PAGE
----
Over 1,000 days of suffering for Yemen’s children

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Today marks 1,000 days since the international escalation of the conflict in Yemen. But even after over 1,000 days of suffering, destruction and death, still over half of Britons claim to know little or nothing about the conflict in Yemen.

In these past 1,000 days, there have been over 1,500 airstrikes which have led to the deaths of thousands of children from violence, hunger, and disease.

An estimated 1,900 hospitals and health facilities have been destroyed, there are nearly one million cases of cholera and 462,000 children are suffering from severe acute malnutrition.

Since March 26 2015, the situation in Yemen – already the poorest country in the Middle East even before the war – has deteriorated into a living nightmare where children starve to death every day and are shelled and bombed in their homes and schools.

Thousands have been left with life-changing injuries, like 13-year-old Noran* who is wheelchair-bound after the blast wave from an airstrike knocked her down and seriously damaged her spine.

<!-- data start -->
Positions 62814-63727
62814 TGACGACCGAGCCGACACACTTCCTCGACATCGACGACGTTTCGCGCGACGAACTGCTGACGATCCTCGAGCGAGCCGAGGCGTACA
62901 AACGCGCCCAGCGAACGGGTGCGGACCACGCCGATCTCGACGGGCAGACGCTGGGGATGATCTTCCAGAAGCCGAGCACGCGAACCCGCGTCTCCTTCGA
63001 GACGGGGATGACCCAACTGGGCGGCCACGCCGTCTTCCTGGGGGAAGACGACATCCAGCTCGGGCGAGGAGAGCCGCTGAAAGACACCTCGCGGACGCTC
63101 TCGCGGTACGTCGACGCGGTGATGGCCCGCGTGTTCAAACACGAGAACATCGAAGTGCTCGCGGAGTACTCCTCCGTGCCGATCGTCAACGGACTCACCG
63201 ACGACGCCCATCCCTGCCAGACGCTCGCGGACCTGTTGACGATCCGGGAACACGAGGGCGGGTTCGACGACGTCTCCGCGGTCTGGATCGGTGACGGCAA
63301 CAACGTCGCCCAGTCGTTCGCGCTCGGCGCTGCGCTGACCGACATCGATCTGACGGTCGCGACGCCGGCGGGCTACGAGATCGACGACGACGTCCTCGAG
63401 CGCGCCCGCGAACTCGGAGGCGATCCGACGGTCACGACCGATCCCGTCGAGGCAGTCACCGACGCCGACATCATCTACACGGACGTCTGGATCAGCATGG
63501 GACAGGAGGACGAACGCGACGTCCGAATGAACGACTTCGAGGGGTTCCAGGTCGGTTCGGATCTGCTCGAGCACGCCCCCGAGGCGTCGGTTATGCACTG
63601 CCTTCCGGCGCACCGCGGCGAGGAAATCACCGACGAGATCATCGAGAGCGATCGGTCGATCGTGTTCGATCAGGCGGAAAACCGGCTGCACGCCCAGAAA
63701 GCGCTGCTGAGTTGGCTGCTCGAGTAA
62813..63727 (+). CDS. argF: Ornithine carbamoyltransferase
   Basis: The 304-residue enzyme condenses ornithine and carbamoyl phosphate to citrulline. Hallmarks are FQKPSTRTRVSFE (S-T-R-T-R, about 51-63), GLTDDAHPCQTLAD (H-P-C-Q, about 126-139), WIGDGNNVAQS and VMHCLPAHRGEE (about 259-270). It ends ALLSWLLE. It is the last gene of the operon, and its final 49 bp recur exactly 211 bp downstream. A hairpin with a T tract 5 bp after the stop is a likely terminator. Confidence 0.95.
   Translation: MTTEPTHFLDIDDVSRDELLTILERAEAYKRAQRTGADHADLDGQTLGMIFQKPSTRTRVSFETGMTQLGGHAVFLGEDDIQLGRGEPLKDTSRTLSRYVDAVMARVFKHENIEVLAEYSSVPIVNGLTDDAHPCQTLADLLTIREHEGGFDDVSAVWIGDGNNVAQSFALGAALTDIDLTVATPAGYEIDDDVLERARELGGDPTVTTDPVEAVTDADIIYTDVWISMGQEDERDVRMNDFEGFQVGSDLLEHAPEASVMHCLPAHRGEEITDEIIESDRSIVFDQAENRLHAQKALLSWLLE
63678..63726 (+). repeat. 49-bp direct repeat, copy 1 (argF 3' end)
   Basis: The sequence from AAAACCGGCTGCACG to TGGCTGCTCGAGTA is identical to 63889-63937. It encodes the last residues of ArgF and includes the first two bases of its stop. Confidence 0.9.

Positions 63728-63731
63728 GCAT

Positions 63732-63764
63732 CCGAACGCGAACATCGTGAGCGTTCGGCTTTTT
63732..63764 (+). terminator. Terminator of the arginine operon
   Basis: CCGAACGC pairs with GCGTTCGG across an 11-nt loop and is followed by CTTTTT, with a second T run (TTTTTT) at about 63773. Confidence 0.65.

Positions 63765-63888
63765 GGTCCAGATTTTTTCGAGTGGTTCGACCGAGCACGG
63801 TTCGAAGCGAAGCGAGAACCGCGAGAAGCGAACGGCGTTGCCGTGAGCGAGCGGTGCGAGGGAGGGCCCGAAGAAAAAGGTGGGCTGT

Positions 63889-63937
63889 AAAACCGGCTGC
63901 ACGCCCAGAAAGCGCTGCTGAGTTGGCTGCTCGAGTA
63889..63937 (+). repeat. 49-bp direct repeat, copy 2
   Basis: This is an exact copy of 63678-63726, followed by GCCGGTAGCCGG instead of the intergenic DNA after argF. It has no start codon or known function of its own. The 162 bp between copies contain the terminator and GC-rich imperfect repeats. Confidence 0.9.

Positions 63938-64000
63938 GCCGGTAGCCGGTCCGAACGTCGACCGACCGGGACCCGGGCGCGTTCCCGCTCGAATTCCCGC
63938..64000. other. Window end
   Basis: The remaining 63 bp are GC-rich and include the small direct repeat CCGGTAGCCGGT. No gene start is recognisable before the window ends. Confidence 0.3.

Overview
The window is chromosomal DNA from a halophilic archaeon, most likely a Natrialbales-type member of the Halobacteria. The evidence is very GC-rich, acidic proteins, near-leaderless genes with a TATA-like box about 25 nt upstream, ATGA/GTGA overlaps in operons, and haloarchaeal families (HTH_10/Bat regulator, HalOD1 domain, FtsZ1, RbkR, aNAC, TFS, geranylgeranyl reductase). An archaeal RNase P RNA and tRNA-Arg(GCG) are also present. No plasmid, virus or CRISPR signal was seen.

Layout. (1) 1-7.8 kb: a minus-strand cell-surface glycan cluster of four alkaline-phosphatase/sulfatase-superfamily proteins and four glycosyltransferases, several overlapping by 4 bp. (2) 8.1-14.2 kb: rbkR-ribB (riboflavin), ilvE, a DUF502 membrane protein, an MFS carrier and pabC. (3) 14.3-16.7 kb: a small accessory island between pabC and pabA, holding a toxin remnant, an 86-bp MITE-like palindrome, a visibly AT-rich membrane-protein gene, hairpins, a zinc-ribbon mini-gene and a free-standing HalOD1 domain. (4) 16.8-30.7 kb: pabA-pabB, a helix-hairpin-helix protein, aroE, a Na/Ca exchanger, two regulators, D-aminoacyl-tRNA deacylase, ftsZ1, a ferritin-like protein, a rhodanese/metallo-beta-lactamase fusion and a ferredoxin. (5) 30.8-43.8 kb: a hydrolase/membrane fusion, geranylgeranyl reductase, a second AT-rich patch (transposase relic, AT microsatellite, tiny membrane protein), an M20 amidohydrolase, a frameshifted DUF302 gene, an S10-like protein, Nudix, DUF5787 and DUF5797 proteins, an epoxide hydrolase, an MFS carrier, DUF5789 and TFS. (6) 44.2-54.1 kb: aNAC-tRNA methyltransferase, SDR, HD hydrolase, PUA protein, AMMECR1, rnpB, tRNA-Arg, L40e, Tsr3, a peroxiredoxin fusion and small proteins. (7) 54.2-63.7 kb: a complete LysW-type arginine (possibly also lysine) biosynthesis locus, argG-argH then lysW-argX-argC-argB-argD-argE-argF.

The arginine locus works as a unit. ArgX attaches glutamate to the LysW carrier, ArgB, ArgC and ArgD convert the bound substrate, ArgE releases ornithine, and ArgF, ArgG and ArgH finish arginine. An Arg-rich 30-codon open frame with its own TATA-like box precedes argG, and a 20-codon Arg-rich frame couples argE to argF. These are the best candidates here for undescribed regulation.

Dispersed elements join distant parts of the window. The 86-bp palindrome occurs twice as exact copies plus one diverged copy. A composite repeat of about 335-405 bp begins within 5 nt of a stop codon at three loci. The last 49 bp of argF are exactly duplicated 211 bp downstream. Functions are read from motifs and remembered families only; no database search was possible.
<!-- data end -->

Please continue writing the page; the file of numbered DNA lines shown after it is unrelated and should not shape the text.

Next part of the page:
Her father is the sole provider for her and her seven sisters but he hasn’t been paid his public-sector salary for nearly a year and a half. Life is now a daily struggle.

13-year-old Noran says:
“I used to go to school on foot, my life was beautiful because I could walk and write. Now, I can’t walk to school. I can only go with the wheelchair. I used to be able to sit in a chair at my desk and write but now when I try to write, my hand hurts because of the injury in my back. I used to love writing, but now I can’t even hold a pen.”


That’s why today Save Children held an online day of action to draw attention to the conflict in Yemen, asking people to join us in telling their friends and contacts about the war, and calling for the UK Government to do more to help children in Yemen.

You can help us spread the word about the world’s largest humanitarian disaster, and call on our Government to act by signing and sharing our petition across your networks. People are power, and we need as many people as we can to take action to convince the Government that Yemen can’t wait.